If you truly have only one person who could receive this legacy, you should discuss this with the intended beneficiary to see who that person might name as beneficiaries when the IRA becomes owned by the beneifciary you have named of the IRA. Knowing this, you might want to name contingent beneficiaries on the IRA. This accomplishes two things. One, it provides the beneficiary the ability to give up (disclaim) their interest in the IRA to the contingent beneficiaries upon your demise for any number of very good reasons. Two, it assures you that should the beneficiary pass away and you have not named a new beneficiary, there are the contingent beneficiaries already named. This will make the probate process go much easier for the executor of your estate.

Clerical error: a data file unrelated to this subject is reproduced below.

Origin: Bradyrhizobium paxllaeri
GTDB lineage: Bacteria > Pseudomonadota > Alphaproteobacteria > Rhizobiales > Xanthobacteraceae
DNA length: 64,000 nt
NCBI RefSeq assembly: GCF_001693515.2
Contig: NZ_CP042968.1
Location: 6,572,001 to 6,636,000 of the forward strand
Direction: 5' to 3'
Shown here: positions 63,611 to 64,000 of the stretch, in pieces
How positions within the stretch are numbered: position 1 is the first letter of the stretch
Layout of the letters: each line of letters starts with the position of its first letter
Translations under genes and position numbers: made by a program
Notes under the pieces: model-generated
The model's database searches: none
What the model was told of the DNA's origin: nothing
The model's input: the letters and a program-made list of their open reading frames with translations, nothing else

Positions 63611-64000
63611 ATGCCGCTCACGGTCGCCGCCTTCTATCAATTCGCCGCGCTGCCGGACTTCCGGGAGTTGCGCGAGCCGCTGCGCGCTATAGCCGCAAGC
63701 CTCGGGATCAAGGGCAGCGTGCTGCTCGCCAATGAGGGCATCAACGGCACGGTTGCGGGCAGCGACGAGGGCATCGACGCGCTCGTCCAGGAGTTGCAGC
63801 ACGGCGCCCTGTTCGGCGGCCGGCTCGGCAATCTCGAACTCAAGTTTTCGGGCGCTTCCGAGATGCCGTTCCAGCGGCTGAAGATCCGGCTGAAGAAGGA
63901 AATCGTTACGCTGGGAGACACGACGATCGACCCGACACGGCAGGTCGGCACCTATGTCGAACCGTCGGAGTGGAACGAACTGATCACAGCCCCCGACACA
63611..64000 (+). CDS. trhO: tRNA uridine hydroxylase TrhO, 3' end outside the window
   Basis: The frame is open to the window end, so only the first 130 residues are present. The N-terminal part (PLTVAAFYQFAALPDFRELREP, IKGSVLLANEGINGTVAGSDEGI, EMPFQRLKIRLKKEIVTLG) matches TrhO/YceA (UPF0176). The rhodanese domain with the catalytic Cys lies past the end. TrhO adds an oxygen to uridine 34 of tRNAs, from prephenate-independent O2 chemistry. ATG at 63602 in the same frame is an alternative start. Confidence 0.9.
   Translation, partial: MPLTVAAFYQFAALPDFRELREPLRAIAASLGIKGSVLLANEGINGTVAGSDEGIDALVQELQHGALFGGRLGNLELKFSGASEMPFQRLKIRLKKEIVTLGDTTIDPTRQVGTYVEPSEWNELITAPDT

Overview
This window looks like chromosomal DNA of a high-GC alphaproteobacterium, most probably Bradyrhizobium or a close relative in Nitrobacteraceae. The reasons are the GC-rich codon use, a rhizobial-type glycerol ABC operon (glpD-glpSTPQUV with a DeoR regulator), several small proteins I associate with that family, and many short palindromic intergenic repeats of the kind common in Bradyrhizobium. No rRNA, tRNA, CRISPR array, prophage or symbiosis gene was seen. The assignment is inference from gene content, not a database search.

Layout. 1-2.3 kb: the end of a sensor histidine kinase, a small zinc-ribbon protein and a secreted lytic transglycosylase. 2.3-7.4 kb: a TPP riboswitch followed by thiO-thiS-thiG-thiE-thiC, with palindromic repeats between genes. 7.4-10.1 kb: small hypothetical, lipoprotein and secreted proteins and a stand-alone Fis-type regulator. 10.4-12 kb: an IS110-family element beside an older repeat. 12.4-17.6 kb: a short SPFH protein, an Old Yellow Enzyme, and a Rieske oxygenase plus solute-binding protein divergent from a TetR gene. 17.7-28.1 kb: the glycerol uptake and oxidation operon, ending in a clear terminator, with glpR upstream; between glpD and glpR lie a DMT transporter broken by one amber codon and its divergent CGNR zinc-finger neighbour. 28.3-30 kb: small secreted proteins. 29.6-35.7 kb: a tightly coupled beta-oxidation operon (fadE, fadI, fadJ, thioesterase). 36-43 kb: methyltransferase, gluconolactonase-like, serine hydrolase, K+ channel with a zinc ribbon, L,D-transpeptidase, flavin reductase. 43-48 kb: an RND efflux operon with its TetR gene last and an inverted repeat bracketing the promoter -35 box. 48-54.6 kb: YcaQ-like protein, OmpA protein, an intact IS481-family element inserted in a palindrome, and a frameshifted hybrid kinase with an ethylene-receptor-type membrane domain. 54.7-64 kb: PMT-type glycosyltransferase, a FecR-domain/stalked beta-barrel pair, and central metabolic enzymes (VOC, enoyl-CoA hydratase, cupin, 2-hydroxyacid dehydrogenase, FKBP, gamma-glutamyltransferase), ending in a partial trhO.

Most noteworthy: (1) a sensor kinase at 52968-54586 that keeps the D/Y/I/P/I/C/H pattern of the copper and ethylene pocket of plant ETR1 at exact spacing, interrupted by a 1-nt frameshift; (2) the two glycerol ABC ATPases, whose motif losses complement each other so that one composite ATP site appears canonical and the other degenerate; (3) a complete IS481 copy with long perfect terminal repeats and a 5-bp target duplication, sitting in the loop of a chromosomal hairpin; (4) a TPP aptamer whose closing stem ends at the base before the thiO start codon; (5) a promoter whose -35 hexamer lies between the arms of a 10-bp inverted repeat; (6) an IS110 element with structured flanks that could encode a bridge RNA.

Since you have suggested that you have a sole beneficiary for the IRA, that suggests you should be sure that the rest of your estate plan is current and complete. This would include being sure your will is current and meets your desires for all of your assets. There may also be a need for a trust to be considered if you have a large amount of other assets that would be subject to probate if they are not in a trust. This all falls under the purview of meeting with an attorney who specializes in estates and trusts to consider what makes sense under the laws of your state.

      Finally, if the eventual beneficiary of your IRA is not in need of this legacy upon your demise, you could consider naming a charity as the beneficiary or the contingent beneficiary. A charity will not have to pay taxes on the balance in the IRA, so the conversion to the Roth IRA would not be needed at this time. By having that contingent beneficiary(ies) named, this would allow the beneficiary to disclaim the inheritance and thus allow it to pass on to the contingent beneficiaries as you desire.